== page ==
Source of picture: American History X lobby cards
**Attention webmasters: DO NOT LINK DIRECTLY TO THESE AUDIO CLIPS!! (see below)**
"Sure, yeah, that was very much the challenge that appealed to me about it, presenting a character who's initially just almost unredeemably awful on first introduction and by the end of the story, having hopefully humanized him to a degree where you just almost have to be empathetic if not maybe even sympathetic with the tragedy of the circumstances and the shape of his life and of the waste of the potential."
"I think that is, by extension, in a lot of ways that the film forces you to do too which is to sort of confront some of the difficult realities of this phenomenon that's kind of a part of our cultural fabric right now. And to confront, to face up to the fact that there are not easy explanations for these things and nor are there convenient villains and evil people and good people, that it's very much a phenomenon that has at its root very, very tragic human realities to it, human frustrations without outlet that find the wrong outlet that start to express themselves through rage and that rage takes the form of hate."
"The tougher realities of it is which is that there are complex human realities behind these things and that the people who have committed these acts there is some kind of very tragic story, there is some kind of a story behind it that says something about us, our culture, and the way these different forces work on people. And so that was all very provocative and challenging as a dramatic piece and specifically, the challenge of creating that guy as an actor was really thrilling."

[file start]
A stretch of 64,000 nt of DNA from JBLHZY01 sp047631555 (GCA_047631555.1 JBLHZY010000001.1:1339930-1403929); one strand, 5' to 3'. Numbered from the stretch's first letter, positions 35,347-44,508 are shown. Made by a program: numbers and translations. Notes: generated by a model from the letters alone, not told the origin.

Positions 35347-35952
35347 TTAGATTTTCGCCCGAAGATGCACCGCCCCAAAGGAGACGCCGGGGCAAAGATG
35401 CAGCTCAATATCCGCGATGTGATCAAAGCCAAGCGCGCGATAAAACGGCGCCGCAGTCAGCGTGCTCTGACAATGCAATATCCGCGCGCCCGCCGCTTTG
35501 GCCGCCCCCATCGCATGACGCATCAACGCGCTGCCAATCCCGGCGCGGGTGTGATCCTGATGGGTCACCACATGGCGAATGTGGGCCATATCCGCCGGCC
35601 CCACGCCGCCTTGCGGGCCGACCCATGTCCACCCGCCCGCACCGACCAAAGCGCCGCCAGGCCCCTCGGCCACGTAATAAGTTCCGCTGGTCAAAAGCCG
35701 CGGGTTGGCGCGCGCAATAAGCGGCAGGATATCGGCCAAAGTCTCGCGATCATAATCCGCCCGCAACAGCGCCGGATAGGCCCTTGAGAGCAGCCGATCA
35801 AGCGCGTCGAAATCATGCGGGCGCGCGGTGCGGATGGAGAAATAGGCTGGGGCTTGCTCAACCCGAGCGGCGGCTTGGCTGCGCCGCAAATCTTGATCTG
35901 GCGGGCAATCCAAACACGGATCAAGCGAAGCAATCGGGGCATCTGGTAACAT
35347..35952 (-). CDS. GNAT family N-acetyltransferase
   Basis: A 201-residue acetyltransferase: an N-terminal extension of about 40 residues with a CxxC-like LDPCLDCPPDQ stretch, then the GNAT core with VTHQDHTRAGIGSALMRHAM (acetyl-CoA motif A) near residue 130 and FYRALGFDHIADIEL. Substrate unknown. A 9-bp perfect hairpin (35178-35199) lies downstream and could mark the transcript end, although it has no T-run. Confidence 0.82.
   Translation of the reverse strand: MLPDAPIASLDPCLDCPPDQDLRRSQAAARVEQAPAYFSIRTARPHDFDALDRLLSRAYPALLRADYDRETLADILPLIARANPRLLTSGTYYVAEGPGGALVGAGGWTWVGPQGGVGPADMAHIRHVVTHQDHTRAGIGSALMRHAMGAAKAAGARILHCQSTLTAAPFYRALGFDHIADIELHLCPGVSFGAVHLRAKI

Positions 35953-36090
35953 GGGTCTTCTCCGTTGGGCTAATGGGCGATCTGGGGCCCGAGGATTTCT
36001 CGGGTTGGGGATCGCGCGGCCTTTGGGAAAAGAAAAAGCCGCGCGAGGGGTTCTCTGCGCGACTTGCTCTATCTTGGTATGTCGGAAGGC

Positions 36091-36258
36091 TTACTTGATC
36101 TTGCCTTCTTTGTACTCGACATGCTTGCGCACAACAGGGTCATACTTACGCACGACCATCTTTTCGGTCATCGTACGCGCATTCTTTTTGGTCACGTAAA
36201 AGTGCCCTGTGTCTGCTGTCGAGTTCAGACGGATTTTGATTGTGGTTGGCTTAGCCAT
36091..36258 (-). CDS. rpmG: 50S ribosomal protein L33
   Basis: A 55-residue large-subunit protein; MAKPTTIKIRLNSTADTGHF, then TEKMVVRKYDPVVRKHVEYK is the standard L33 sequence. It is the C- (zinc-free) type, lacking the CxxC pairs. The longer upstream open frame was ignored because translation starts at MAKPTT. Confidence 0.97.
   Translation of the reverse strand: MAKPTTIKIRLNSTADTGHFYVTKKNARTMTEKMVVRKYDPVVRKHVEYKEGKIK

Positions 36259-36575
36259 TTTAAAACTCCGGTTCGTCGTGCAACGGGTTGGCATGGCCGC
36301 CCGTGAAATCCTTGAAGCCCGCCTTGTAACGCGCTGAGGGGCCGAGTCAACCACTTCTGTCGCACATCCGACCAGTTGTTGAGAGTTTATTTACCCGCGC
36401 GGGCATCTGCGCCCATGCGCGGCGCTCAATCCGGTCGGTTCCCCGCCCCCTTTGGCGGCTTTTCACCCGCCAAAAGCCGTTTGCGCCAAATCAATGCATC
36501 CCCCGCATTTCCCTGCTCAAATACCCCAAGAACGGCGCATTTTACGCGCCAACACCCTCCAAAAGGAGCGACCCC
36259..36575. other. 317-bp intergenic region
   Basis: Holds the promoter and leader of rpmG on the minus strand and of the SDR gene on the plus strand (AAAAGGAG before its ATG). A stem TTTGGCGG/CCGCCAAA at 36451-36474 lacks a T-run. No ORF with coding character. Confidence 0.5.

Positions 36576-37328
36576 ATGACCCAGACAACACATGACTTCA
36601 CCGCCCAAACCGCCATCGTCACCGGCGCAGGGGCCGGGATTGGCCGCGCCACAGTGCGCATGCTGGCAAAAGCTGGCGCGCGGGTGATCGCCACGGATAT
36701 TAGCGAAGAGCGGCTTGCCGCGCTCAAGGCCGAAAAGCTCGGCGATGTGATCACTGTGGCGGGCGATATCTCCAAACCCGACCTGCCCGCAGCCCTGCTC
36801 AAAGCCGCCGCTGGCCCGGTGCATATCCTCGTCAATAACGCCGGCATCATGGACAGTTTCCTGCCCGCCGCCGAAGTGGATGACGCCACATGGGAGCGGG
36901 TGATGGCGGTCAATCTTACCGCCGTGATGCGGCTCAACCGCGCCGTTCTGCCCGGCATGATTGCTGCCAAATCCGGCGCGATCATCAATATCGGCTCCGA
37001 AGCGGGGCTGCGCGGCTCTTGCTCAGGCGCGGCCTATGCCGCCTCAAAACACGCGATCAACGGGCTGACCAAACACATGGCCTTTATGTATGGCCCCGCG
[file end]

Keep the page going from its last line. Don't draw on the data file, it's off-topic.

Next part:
"Built into David [McKenna]'s original script was this notion of seeing him [Norton's character Derek] in these subjective memories of his brother [Edward Furlong's character Danny] so that there's even a device for looking at him through a heroic lens because his brother sees him that way. And people have talked about the uncomfortable tension between sort of the glamour of this guy and what he represents and I think that's part of- David's script had this device built in to it for seeing him, it gives you a reason, a justification for seeing him in this light because you're seeing him through his brother's eyes. For me, that was impetus to make him physically, intellectually, everything larger than life and for Tony [Kaye- AHX's director], to realize those flashbacks in a highly stylized form, like the black and white and those almost Leni Riefenstahl sort of shots of this guy. It's a heroic manifestation of this guy on all levels- visually and character wise and script wise and I thought that was, it is uncomfortable sometimes, but I always felt okay with it because I knew that we were collectively focused on a really unequivocal message at the end that there is an enormous price to be paid for these decisions."